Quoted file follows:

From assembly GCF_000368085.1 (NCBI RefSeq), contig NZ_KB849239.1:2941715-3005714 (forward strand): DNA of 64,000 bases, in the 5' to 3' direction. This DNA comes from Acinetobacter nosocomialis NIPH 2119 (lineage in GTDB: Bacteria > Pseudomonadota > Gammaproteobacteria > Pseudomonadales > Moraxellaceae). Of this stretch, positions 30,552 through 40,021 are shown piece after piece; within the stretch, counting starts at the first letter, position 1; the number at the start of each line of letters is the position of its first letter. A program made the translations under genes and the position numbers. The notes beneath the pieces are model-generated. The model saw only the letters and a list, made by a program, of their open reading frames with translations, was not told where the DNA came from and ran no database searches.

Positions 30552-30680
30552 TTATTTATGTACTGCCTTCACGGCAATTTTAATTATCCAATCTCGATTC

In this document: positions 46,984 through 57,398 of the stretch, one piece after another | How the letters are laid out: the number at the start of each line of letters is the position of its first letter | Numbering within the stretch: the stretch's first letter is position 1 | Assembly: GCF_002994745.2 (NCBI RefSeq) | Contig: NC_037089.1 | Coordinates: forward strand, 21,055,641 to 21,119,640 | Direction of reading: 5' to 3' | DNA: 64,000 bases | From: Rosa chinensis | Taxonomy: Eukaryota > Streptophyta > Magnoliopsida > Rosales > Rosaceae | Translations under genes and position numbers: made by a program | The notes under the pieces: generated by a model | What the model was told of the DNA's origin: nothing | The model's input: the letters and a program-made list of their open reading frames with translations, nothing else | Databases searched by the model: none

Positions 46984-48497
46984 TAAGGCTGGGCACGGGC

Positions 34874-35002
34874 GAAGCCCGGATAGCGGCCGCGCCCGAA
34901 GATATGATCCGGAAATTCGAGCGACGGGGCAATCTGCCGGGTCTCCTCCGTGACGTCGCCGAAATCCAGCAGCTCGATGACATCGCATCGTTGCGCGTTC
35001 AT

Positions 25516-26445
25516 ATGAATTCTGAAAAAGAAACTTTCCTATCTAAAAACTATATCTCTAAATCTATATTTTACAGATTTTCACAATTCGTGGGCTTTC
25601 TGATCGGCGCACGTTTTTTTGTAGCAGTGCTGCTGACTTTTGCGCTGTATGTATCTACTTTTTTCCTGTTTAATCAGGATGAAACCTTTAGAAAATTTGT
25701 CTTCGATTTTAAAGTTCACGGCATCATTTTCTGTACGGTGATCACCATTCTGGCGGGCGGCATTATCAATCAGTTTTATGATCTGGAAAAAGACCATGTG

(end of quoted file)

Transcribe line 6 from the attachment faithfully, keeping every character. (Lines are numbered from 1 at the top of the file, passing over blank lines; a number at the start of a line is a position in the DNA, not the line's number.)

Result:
46984 TAAGGCTGGGCACGGGC